Wednesday, 19 January 2011

Everyone else is having fun in Adventureland

Adventureland was not the film I thought it was going to be. I fell into the trailer's cunning trap. I believed it was a comedy. It wasn't. So I'll need to forget about that before I start writing about it. What it is is a drama about a college graduate working in a theme park. He sits around on the 'games', making sure nobody wins and listening to repetitive music. The 'work of pathetic lazy morons', as one character says. Which is probably one of the reasons they're all a bit depressed. Everyone's having a melancholic time. It's 1987. Although that probably doesn't have anything to do with it. It's 1987 and they're bored, lost, and hopeless. The main character, played by Jesse Eisenberg of The Social Network, meets a girl who is also depressed. The whole thing is horribly believable. It ambles along in a dreary sort of way, showing these characters going nowhere and the summer passing. It's a film that will either captivate you or send you to sleep. And I have to admit that, unfortunately, I was bit bored. Which is a shame, because I desperately wanted to like it. For a film like this to work, you need to warm to it. Maybe from a nostalgia for the eighties. Maybe because you understand the characters. And this guy, with his degree in comparative literature and good intentions, can be easily understood. But I was left feeling apathetic towards this realistic character and his realistic problems. It's authentic but not particularly interesting. Not particularly entertaining. I feel bad criticising it, as its heart is in the right place, and if you watched it tomorrow there's a good chance you'd disagree with me. For me, the only spark of energy came from Bill Hader's theme park manager, who brings a little bit of moustache-comedy in his brief apperances. I've put off writing about it for a few days, in case I suddenly realised I loved it. This has not happened. I only remember it to be amiable, sweet, and a little dull.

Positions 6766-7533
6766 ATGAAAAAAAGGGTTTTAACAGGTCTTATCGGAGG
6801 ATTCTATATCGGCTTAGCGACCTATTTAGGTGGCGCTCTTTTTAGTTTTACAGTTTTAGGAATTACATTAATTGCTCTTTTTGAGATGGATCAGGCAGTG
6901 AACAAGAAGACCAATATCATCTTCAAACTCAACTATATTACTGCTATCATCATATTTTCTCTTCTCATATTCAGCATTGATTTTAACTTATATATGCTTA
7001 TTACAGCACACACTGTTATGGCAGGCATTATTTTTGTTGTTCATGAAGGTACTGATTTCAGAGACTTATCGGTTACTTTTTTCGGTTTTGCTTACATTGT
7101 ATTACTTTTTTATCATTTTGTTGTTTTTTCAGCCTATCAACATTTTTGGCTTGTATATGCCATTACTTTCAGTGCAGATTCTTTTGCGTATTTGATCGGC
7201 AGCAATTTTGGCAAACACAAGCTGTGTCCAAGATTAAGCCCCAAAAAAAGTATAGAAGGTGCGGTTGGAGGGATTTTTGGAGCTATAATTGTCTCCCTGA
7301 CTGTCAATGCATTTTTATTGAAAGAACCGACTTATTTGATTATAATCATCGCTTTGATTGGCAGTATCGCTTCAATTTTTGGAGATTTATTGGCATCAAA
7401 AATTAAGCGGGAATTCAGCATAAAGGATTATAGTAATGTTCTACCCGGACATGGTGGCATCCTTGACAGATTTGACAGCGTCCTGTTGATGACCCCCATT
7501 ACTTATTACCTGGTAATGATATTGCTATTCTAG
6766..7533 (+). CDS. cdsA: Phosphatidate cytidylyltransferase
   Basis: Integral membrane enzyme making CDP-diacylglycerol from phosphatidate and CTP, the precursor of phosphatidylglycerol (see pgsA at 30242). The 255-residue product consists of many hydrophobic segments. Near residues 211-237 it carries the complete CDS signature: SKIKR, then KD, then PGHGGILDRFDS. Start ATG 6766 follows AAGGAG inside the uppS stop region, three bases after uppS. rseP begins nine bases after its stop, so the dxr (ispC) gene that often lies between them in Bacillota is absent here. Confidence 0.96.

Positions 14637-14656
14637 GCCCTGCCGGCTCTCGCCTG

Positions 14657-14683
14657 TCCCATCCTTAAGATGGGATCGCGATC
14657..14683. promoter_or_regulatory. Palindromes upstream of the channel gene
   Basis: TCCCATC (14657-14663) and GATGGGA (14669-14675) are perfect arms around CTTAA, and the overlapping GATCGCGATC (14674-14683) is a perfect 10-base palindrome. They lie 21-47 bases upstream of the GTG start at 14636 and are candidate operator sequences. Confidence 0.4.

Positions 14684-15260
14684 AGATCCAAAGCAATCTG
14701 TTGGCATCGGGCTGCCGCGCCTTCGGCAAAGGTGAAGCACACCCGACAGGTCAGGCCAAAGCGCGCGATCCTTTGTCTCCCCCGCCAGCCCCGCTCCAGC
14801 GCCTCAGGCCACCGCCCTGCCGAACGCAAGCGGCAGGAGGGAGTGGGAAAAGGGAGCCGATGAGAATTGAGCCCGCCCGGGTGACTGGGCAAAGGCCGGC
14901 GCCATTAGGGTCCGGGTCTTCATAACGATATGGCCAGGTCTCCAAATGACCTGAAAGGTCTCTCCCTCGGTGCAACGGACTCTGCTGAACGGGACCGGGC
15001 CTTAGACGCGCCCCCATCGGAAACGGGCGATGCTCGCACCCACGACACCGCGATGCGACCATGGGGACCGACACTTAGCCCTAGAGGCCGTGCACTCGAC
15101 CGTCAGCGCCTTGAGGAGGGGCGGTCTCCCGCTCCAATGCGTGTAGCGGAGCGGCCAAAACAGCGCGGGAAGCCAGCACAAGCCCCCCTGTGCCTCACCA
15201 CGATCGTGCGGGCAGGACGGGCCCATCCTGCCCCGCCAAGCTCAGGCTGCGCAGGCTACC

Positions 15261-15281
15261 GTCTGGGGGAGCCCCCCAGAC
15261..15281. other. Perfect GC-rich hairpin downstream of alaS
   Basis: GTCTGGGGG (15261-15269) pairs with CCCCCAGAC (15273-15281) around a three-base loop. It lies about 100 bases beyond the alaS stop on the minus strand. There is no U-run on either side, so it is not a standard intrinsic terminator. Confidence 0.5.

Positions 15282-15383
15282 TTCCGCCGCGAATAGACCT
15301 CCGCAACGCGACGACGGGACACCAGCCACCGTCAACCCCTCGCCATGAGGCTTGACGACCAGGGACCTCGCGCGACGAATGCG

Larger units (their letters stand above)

Adventureland was not the film I thought it was going to be. A drama that's happy to be boring, if that's what reflects the story. As a slice of real life it succeeds (though I have no personal experience of 1987). As a film it's let down by its own intentions. Maybe if I hadn't been so cruelly deceived from the beginning I might have felt differently towards it. Mildly interesting? Yes, but for me little more than that.


  1. My friend had the same comedic expectations and subsequent disappointment as you. "It's not like Superbad" were, I believe, his exact words. And he is a smart, interesting and culturally diverse guy. In contrast, I loved the way it followed a bunch of people doing not much and being miserable. When they finally stop accepting their sucky lives and do something that suprises them, it gives me hope!!

  2. Just watched "The Education of Charllie Banks", with Jesse Eisenberg as a bookish college student. It ambles in the way of independent films, but you might like it better. It's set in the seventies, I don't quite get the fascination with the recent past of a lot of small independent films I must say.

  3. LEAT - I'd forgetten that it was the Superbad director. Can't say I liked that film, but he's got range.

    Artsparker - After Social Network, I'll watch anything with Eisenberg in.